Bill Kristol’s Ryanmania cannot be contained:
But perhaps the most important effect of the Ryan pick is this: It turns the GOP effort from a campaign into a movement. It transforms a mere electoral effort into a political cause. The Romney 2012 campaign no longer brings to mind its Republican predecessor, the McCain campaign of 2008. Instead, Romney-Ryan could end up more closely resembling Obama 2008.
Kristol probably doesn’t mean to suggest that Romney-Ryan could end up being a huge disappointment to its biggest enthusiasts, but that is what the comparison with Obama 2008 implies. The “movement” connected with Obama’s 2008 campaign seemed to weaken very quickly, and insofar as it still exists it has never regained the energy or activism that characterized it in 2007-08. That’s understandable. No administration was ever going to be able to live up to the unrealistic expectations that were being set in 2008. The out-party is usually the more motivated one, and it is much easier for supporters of the incumbent to become demoralized and disillusioned when the incumbent governs in a way they dislike and when the incumbent encounters sustained opposition for most of his term.
Even if it were true that Ryan has transformed a “mere” organization of political operatives into “a groundswell of citizens spontaneously writing, volunteering, and proselytizing on behalf of a cause” (a.k.a., a presidential campaign), all that this means is that Ryan has increased enthusiasm for the ticket. There is no more popular enthusiasm for Medicare reform this weekend than there was before Ryan’s selection, and the political cause that Ryanmaniacs are supporting is the election of the Republican nominees. Where are the gathering crowds of “eager” citizens clamoring for premium support?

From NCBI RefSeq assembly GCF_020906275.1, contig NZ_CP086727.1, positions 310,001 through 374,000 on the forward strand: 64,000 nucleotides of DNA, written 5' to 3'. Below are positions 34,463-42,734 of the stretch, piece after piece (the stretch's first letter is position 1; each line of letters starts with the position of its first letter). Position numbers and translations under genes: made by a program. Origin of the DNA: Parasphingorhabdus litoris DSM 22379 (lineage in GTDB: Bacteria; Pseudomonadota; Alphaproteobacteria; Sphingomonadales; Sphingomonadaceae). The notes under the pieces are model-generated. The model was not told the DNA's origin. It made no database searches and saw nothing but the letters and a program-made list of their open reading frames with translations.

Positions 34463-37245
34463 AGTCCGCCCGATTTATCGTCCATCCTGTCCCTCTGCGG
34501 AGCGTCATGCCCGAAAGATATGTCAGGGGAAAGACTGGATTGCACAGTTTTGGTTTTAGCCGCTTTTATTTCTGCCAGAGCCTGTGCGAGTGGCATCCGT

Are citizens “eager to join” the cause? Perhaps some are, but where is the proof? Kristol’s paean is happily unencumbered by anything so mundane as evidence showing a huge burst of enthusiasm for the Republican ticket. The immediate benefit to the Romney campaign in its poll ratings is apparently below-average, and based on early fundraising after the Ryan announcement the campaign brought in money a little more slowly than McCain did after the Palin announcement. Instead of referring vaguely to citizens, it would be more accurate to say that Bill Kristol is now eager to join Romney’s cause after months of publicly wishing that almost anyone else would be the nominee.
Update: Here is the “movement” in action:
While Ryan explained his complicated plans at length during dozens of Medicare town hall-style meetings before becoming Romney’s running mate, those kinds of meetings probably are over because they’re considered too politically dangerous to continue.
Instead, Ryan is being encouraged to discuss his young children, his working-class background and his love of the outdoors as the American people get to know him [bold mine-DL].
“Let’s play stump the running mate later. Right now I want to enjoy the fair,” Ryan said when asked about Medicare at the Iowa State Fair.
“We do cow-milking contests in Wisconsin,” he continued. “I usually lose to a 17-year-old woman who grew up on a dairy farm, who’s wearing like a sash and tiara.”
His children, working-class background, and love of the outdoors? It’s as if the Romney campaign wants Ryan to be perceived as another Palin.